Something we don’t pay much attention to at lower levels are the so-called relative clauses. I think that knowing some of these is useful in many situations.
Let’s look at a few examples.
The girl works in my office.
Who? What girl? Do we know her?
No, we don’t.
What about this:
The girl who I met at the cafe works in my office.
You must have heard me talk about her and by adding this extra information, it’s easier for you to understand whom I’m talking about.
These sentences that tell us who or what we’re talking about (the subject) are called defining relative clauses.
But what if I wanted to tell you more about someone or something?
I’m tired of people.
Does this give you any idea who I’m talking about? What people? What exactly am I tired of? Probably not. I can add more information by saying:
I’m tired of people. People that spend a lot of time on their phones.
As you can see, now I gave you a better answer, but I repeated some of the information that I gave you before. In this case we can describe the people by using the word who:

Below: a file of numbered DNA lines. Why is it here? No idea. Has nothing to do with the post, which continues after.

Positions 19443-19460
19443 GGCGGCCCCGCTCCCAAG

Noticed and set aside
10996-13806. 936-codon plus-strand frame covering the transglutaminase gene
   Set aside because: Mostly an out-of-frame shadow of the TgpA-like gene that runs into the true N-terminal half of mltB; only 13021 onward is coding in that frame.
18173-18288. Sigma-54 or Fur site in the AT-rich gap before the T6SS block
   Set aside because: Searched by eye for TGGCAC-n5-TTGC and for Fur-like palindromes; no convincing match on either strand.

I’m tired of people who spend a lot of time on their phones.
This is what we call non-defining relative clauses and they give us more information about the person or thing we’re talking about.
Here’s a small list of words we can use and when we use them:
- Who (When we talk about people)
- Which (When we talk about things or animals)
- Whose (When we refer to possessions of people, things or animals)
- That (We can use it instead of who or which)
Now, let’s practice using these words.